Corporate America: A common theme is the focus on U.S. business ties with China. Gallagher has singled out entities including professional sports leagues, Hollywood and big banks. The oversight hook here is obvious—and any company with deep economic ties to China should be alert to that—but the legislative path is less clear. Action could range from a blunt instrument like eliminating permanent, normal trade relations with China, to more targeted export controls.
Outbound Investment Controls: One policy area sure to see action is “reverse Committee on Foreign Investment in the United States (CFIUS)” or outbound investment controls. The leading legislative action in this space is bipartisan and led by Sens. Bob Casey (D-PA) and John Cornyn (R-TX). While this approach is supported by HFAC Chairman Michael McCaul (R-TX), it was opposed in the last Congress by the committees of jurisdiction, Financial Services and Ways and Means. This is a highly complex, contentious—and potentially highly economically disruptive—policy set. It is possible that the only action in this space will be a targeted outbound investment executive order from President Biden (expected in Q1 or Q2 of 2023) that focuses on components of advanced artificial intelligence and quantum computing.
Supply Chain: This broad issue set could include incentives and disincentives for U.S. businesses. On the incentives side, it is likely to include macroeconomic policy, such as doubling the research and development tax credit, as well as a discussion of industrial policy like building beyond tech/chips into the health sector. Members have been particularly focused on domestic production of personal protective equipment (PPE), active pharmaceutical ingredients and antibiotics. This policy set could include disincentives as well, modeled on Chairman Gallagher’s bill to prohibit the federal government from purchasing drugs with active ingredients produced in China.
Other possible policy focuses include deepening military and economic ties with Taiwan, humanitarian sanctions regarding treatment of the Uyghurs, intellectual property (IP) theft and forced tech transfers, CCP influence on U.S. think tanks and universities, counters to China’s Belt and Road Initiative (BRI) and data privacy.
Upon his appointment, Ranking Member Krishnamoorthi said he was ready to work with the chair on issues including security threats, Taiwan and IP theft. He also gave a nod to the progressives who voted against the committee saying he would not support any measures that could be viewed as xenophobic or targeting those of Asian descent.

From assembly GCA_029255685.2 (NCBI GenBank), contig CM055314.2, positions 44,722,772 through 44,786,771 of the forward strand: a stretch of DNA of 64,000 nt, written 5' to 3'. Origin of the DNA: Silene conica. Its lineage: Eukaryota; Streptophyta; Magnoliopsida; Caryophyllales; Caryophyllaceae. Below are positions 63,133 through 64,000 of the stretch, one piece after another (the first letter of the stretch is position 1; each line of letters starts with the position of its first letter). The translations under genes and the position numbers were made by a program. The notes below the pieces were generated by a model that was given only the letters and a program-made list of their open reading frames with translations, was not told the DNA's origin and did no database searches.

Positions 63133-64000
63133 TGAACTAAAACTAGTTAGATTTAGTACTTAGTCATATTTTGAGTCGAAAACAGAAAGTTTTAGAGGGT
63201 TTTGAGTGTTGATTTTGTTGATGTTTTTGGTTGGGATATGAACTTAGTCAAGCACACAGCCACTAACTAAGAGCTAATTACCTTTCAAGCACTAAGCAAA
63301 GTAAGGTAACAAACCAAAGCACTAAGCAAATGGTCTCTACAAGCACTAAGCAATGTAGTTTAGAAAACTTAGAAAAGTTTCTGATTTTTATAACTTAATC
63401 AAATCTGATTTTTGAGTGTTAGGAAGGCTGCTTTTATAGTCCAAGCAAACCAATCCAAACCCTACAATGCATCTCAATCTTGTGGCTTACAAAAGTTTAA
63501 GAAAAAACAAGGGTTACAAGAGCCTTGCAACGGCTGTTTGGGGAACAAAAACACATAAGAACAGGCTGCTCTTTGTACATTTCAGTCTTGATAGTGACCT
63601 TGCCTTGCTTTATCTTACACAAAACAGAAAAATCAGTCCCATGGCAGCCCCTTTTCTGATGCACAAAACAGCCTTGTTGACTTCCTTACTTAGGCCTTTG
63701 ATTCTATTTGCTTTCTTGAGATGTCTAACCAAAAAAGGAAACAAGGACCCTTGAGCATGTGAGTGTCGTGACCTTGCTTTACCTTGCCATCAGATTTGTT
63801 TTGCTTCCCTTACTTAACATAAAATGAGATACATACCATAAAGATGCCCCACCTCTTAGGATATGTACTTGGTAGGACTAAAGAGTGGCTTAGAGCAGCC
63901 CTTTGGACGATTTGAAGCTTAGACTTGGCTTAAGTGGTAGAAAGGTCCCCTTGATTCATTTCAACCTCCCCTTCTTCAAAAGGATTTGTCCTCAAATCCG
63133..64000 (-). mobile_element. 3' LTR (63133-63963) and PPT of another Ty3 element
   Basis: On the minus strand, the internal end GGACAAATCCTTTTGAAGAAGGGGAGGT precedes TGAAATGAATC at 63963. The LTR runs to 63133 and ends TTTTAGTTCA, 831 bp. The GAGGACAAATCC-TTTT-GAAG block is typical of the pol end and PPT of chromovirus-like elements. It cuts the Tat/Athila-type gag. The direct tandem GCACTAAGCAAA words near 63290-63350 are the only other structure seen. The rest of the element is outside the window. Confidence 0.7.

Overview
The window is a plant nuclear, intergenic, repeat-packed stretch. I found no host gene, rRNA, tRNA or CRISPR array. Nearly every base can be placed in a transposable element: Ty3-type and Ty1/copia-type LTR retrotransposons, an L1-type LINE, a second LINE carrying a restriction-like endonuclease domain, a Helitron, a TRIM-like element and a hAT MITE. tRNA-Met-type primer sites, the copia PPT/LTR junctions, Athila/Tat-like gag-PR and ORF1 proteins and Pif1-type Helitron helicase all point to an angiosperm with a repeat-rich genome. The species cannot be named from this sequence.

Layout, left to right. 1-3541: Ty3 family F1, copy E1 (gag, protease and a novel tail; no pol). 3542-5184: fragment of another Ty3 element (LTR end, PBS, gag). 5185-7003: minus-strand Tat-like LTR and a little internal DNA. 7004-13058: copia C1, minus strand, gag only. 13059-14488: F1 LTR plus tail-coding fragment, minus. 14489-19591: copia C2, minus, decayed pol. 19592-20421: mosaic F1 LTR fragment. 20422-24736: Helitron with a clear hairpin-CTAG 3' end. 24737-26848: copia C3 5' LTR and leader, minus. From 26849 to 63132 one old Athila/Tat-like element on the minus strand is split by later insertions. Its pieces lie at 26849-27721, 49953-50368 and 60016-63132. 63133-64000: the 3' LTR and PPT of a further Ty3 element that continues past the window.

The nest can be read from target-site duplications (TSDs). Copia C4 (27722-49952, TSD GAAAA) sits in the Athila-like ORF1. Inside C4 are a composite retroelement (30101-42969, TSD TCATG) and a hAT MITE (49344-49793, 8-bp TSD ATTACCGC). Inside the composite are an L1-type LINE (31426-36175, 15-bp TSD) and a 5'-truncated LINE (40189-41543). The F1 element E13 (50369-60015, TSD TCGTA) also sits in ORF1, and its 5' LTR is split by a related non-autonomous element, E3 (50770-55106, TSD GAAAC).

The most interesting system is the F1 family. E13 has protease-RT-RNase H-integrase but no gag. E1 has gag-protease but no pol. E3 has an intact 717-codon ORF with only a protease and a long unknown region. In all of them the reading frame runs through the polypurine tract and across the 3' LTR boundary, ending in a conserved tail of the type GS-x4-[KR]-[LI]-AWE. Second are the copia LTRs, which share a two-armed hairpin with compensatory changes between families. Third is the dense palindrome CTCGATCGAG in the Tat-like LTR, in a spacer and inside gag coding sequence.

Chairman Gallagher and a large staff will make this a very serious exercise. They anticipate more than rhetoric and investigations, and will pursue thoughtful and tough legislative initiatives and stand-alone bills or through broader vehicles like the National Defense Authorization Act (NDAA). Two recent case studies exhibit quick-moving policy changes that the committee might have their fingerprints on.
First, in an example of how quickly China-related legislation can move, banning TikTok from government phones went from a theoretical discussion to lawmaking exercise with one Senate unanimous consent request. Chairman Gallagher supports an outright ban on the app.
Second, bipartisan consensus quickly formed around the recently passed H.R. 22 (on a 331-97 vote), which bans the Department of Energy (DOE) from making special petroleum reserve sales to Chinese entities. This bill was framed as a rebuke of President Biden by the Republicans who proposed the bill, and yet a majority of House Democrats voted for it because it’s currently bad politics to vote against China-related legislation. Of interest is if this across-the-aisle cooperation will continue in the Senate where the companion bill (S.9) introduced on Jan. 23, and a filibuster proof majority will be required for passage.
The intensely negative view of China held by the American public is shared by bipartisan and bicameral majorities in Congress and is likely to produce both legislative and oversight that span most sectors of U.S. industry and security.
If your company is concerned about these issues, we would love to hear from you. For more information on how Brownstein can prepare organizations for continued changes in China-focused policy, please feel free to reach out to the authors of this alert.